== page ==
Ok, I don’t expect anyone reading this to understand just how great it is, but this song, written by Gamble and Huff and recorded in 1972, sung by Billy Paul for Phillly International records, holds a special significance for me. It’s just a transcendent piece of art that’s very much a snapshot of the culture from which it came. I was 15 years old when it was a hit, and like most things you experience at that age, it’s forever indelibly imprinted on my brain. As a 15 year old, I really shouldn’t have understood it, but somehow I did. I was an old 15.
It’s just a magical recording, from an era long gone. I guess this is what it feels like to be old, but I wouldn’t trade this memory for all the money in the world. I’ve kind of got a lifetime of memories like this, but like I said, I’m fucking old. It is what it is, and somehow I’ve got to come to peace with that.
I know this trip is time limited and there’s no going back, and I’m trying to be ok with that. At my age, the end is coming whether you’re ready for it or not. It’s best to understand that so you can appreciate the time you’ve got left. I can’t live in the past though – I’m not quite ready for that. There’s too much left to do.
So RIP Billy Paul, your contribution to the world is unfortunately already culturally irrelevant – but for it’s moment, it was a glorious thing, and it’s still out there for people who are so inclined to enjoy. Great art is timeless, it will always be relevant to those who open themselves up to its riches. For those of us still alive who remember what you gave us, thank you.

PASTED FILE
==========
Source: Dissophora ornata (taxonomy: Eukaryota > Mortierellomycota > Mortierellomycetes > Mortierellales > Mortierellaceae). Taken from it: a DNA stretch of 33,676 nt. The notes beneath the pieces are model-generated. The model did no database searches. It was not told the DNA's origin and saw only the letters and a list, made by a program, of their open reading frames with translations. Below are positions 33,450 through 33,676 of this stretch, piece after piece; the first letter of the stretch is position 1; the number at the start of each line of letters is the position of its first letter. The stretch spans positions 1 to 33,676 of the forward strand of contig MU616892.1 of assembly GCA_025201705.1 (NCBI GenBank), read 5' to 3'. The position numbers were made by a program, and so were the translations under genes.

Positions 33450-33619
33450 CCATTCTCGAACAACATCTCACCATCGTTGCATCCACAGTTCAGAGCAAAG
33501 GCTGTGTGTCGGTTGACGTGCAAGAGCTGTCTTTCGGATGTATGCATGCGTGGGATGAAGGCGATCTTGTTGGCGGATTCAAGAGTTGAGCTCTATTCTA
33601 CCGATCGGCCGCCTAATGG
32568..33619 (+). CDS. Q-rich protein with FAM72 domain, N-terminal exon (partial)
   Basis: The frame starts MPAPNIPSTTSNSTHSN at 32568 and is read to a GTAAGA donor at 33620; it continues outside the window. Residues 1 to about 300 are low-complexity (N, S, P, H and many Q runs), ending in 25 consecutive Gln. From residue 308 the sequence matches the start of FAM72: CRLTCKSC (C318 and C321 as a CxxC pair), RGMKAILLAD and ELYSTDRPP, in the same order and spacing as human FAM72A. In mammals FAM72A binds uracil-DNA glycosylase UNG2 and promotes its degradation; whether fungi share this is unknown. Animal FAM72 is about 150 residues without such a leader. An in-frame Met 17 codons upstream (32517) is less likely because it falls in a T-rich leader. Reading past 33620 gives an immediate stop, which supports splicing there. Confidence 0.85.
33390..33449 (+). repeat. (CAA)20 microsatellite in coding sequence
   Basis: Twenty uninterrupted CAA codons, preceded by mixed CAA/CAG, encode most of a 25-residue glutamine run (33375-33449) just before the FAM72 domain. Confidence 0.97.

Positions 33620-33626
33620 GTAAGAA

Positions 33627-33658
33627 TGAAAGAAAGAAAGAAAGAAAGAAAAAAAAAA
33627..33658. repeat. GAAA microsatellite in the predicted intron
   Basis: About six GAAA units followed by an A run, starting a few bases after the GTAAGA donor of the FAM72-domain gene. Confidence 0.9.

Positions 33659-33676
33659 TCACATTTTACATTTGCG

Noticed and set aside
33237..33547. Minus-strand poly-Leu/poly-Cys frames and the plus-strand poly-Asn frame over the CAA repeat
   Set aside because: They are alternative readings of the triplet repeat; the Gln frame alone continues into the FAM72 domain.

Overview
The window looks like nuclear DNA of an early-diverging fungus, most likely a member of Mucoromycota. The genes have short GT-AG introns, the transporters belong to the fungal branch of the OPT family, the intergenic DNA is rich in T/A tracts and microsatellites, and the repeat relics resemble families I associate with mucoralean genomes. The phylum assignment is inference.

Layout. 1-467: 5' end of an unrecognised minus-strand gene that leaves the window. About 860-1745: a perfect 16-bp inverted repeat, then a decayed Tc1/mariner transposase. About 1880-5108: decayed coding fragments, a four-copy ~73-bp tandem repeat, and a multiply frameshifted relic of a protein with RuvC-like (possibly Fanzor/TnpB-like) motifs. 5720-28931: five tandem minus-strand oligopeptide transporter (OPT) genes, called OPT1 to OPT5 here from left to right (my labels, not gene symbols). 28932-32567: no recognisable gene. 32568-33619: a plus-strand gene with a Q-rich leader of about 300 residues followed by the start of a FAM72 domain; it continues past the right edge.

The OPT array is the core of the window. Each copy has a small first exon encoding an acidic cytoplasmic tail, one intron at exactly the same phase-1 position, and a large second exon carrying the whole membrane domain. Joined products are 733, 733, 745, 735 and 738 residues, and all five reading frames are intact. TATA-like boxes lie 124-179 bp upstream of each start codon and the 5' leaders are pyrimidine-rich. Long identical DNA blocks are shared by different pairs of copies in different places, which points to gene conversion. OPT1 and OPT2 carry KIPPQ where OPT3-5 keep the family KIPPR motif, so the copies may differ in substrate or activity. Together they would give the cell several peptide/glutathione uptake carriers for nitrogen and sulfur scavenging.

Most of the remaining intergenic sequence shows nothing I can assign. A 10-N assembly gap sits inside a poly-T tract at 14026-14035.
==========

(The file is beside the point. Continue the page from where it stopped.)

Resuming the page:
We’re all heading for the great beyond, whatever that may or may not be, but for your brief moment here, you made something timelessly special.
And that’s not nothing.
Everywhere, so white
The river has frozen over
Not a soul on the ice
Only me skating fast
I’m speeding past trees
Leaving little lines in the ice
Cutting out, little lines in the ice
Splitting, splitting sound
Silver heels spitting, spitting snow
-Kate Bush, from “The Hounds of Love,” 1985
There’s something moving under
Under the ice moving
Under ice through water
Get out of the cold water
Someone, help them
There’s a negative feedback loop going on in my brain today…
I think you know what I’m talking about. Everything’s shitty.
Nothing’s good and it’s only getting worse. In fact – was anything ever good?
The whole goddamn thing is ready to come crashing down. And there’s nothing you can do to stop it.
There’s a storm coming and there’s nothing you can do about it. Best to just hunker down and try to ride it out.